The second essay is by Naomi Klein.   She makes a cogent argument for a Green New Deal.  Environmental and economic problems are  linked and cannot be separated she argues.

“…global emissions continue to rise alongside average temperatures, with large swathes of the planet beset by record-breaking storms and fires. The scientists convened in the Intergovernmental Panel on Climate Change (IPCC) have confirmed precisely what those African and low-lying island states long since warned: that allowing temperatures to rise by 2 degrees is a death sentence, and that only a 1.5-degree target gives us a fighting chance. Six Pacific islands have already disappeared beneath the rising seas this century.”
“…Europe, Australia and the United States have all responded to the increase in mass migration – intensified by climate stresses – with brutal force, ranging from Italy’s de facto ‘let them drown’ policy to Donald Trump’s war on an unarmed caravan from Central America. Let there be no mistake: this barbarism is how the wealthy world plans to adapt to climate change.”
Her conclusion is that now, with youthful activism in mind, “when other young people are finding their climate voice and their climate rage, there is finally a handful of political leaders able to receive their message, with an actual plan to turn it into policy. And that might just change everything.”

Greed and extinction.  They go together.  The bumper sticker that pertains: Change or Die.

 

CLIMATE REPORT–2018

November 24, 2018

Every four years American government scientists are supposed to issue an assessment of climate change and its effects.  This one is a doozy.  Here’s National Geographic’s summary: https://www.nationalgeographic.com/environment/2018/11/climate-change-US-report0/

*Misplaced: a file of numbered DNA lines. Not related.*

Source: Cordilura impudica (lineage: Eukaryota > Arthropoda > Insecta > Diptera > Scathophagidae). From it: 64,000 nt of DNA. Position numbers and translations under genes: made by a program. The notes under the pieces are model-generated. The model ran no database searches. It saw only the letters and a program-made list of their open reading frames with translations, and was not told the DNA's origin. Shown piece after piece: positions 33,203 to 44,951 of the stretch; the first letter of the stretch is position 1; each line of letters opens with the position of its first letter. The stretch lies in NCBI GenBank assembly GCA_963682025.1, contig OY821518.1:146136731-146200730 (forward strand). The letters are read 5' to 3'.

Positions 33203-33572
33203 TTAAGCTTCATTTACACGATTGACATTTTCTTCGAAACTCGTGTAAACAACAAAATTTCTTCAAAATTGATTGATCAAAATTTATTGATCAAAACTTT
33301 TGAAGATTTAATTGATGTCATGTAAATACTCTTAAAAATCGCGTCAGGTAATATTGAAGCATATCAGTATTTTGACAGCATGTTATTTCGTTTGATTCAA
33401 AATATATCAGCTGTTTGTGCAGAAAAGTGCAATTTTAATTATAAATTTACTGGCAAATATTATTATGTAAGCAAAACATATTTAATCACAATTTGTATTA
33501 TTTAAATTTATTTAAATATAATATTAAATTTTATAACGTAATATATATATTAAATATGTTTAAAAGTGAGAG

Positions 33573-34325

LET’S KILL MORE BEARS AND WOLVES

May 22, 2018

Make America trigger-happy again  as in the frontier days.  Shoot first…

The Trump Administration has proposed lifting a ban on shooting grizzly cubs and various ways of slaughtering wolves in Alaska.  Great white hunters rejoice.

All the current shooting mania abroad in our land makes me think we need a constitutional amendment: legislatures, Congress, governors and White House may NOT have any stricter gun controls or safety measures than are found in the poorest public school district in Mississippi or any other red state with minimal taxes.  It is time for the right-wing rich politicians to have to live like the poorest of our citizens, right?

In fact, I’d rate a grizzly both rarer and more beautiful than any pro-gun politician I can think of.  If we allowed shooting of as many pro-gun pols as we do grizzlies…bet conservation would get very popular even within the Republican Congress, though I note they did nothing after one of their own was shot on a softball field…maybe all they need is Trump’s blessing and lots of prayers…

NEWS STORIES RELATED TO SAN FRANCISCO’S NATURAL HISTORY

November 30, 2017

Climate change killing off ocean fish.

2019 report on pollution on Treasure Island.  Thanks, U.S. Navy.

In a recent Guardian an article traces the changes made in California’s Silicon Valley since the days of the Ohlone, who got there before the Spanish Empire and their vicious missionaries who came to “convert” and enslave the locals.  This piece does describe the epidemics that nearly wiped out the Indian population.  It does not disclose that even before Europeans and their guns arrived, the Indians had more slowly done great damage to the native wildlife.  Why did Europeans in 18th and 19th Century find a wildlife paradise when they arrived in the Bay Area?  European diseases arrived first and the Indian population had decreased markedly, removing alpha predators, allowing ducks and deer and elk populations to soar.